125 River Bed Angel Tank - Page 2 - The Planted Tank Forum
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post #16 of 31 (permalink) Old 11-05-2019, 01:52 AM
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Highly recommend the inkbird controller if you haven't purchased one yet. Rated at 1200W of controlled heat, I haven't had issues in years. I received one in a giveaway, used it happily ever since. On the topic of heat. I suggest moving the heater to the pump chamber of your sump. It'll help keep the heater clean. Food for thought, pumice is fairly cheap and is essentially Seachem Matrix on the cheap. General Pumice sells it (On Amazon, didn't check their website) for $27, various sizes, for 3.5 gallons. I love the hill! Hopefully it stands up to the flow pointed toward it. Plant roots will help immensely.


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post #17 of 31 (permalink) Old 11-05-2019, 02:43 AM Thread Starter
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Nice. I'm about 1/2 finished with my 75 gal planted. I'm also planning to keep angels so I'm following. I also got a Hydor in-line heater. Due to the mixed reviews I invested in a finnex max-300 heater controller. I figure that it's cheap insurance against cooking my fish and I bought 2 hydors, one for a future project, so if it dies before I do the second project I can just swap it out. I'm also thinking of a tiger lotus. They do spread quickly and want to send pads to the surface, so you have ti keep trimming them to keep them in check. Let us know how the lotus is doing for you.


I think the bad reviews for the Hydor are the exception and not the rule. No doubt some people have had issues, but Iíve seen bad reviews on everything. That being said Iím going to have some redundancy as well and use a controller just to be safe.

What density are you stocking your angels?


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post #18 of 31 (permalink) Old 11-05-2019, 02:55 AM Thread Starter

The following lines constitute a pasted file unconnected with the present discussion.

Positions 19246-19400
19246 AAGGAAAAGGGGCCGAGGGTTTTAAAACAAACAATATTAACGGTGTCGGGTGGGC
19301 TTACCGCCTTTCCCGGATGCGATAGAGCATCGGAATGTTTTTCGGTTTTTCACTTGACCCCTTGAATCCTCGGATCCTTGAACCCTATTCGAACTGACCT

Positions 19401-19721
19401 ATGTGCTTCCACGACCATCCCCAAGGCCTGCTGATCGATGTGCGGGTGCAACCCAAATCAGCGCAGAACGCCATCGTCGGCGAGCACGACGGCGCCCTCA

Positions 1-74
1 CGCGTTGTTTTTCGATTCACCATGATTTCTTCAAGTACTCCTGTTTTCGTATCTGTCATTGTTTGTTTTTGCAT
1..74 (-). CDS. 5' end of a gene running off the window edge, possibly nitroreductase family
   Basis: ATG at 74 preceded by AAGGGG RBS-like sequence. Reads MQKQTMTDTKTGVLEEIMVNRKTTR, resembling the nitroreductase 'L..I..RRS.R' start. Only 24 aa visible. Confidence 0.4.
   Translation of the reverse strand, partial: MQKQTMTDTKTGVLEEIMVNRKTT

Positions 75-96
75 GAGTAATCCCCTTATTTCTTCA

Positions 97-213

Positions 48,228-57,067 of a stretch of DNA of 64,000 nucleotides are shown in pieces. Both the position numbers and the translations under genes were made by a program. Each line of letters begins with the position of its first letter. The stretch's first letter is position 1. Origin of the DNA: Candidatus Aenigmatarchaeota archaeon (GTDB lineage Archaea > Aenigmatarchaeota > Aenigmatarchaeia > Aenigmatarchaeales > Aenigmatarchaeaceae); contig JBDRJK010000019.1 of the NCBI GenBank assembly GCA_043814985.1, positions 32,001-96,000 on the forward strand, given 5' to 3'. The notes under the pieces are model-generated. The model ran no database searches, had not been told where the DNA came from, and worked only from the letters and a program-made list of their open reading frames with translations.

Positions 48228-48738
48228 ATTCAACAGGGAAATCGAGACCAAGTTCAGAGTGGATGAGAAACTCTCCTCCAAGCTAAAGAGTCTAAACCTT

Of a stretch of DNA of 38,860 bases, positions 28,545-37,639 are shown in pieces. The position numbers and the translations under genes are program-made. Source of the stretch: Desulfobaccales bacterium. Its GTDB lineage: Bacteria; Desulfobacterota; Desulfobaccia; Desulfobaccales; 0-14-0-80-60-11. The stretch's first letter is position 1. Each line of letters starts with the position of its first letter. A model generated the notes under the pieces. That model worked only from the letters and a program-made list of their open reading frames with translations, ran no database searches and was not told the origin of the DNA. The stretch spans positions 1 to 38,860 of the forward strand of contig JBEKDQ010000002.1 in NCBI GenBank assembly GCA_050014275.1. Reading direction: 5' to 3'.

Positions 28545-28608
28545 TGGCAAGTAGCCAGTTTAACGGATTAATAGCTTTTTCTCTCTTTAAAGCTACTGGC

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Highly recommend the inkbird controller if you haven't purchased one yet. Rated at 1200W of controlled heat, I haven't had issues in years. I received one in a giveaway, used it happily ever since. On the topic of heat. I suggest moving the heater to the pump chamber of your sump. It'll help keep the heater clean. Food for thought, pumice is fairly cheap and is essentially Seachem Matrix on the cheap. General Pumice sells it (On Amazon, didn't check their website) for $27, various sizes, for 3.5 gallons. I love the hill! Hopefully it stands up to the flow pointed toward it. Plant roots will help immensely.


Good to hear Iím making a wise choice with the inkbird. Iím looking forward to programming a day/night temp setting vs the constant I have now. Should be healthier for everything.

The inflow chamber has way more turbulence than the return pump chamber, why do you think the pump area would keep the heater clean?

I had the lava rock already and figured Iíd try it. Eventually I might replace it, but maybe not if this works. I actually had my eye on those ceramic logs. The chamber is sized for them anyway. The pumice is a great suggestion too, thanks!

So far the hill is holding up perfectly after about a month now. I think the flow actually helps it to some degree, but that entire thing will be covered in carpet here soon anyway. Another benefit of the hill is you can watch debris flow from bottom to top right up the hill and into the sump overflow. The low intake canister return works almost equally well with the exception that itís less area. Iím really happy with my filtration setup with not much experience with anything but hang on filters.


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post #19 of 31 (permalink) Old 11-05-2019, 01:59 PM
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I think the bad reviews for the Hydor are the exception and not the rule. No doubt some people have had issues, but Iíve seen bad reviews on everything. That being said Iím going to have some redundancy as well and use a controller just to be safe.

What density are you stocking your angels?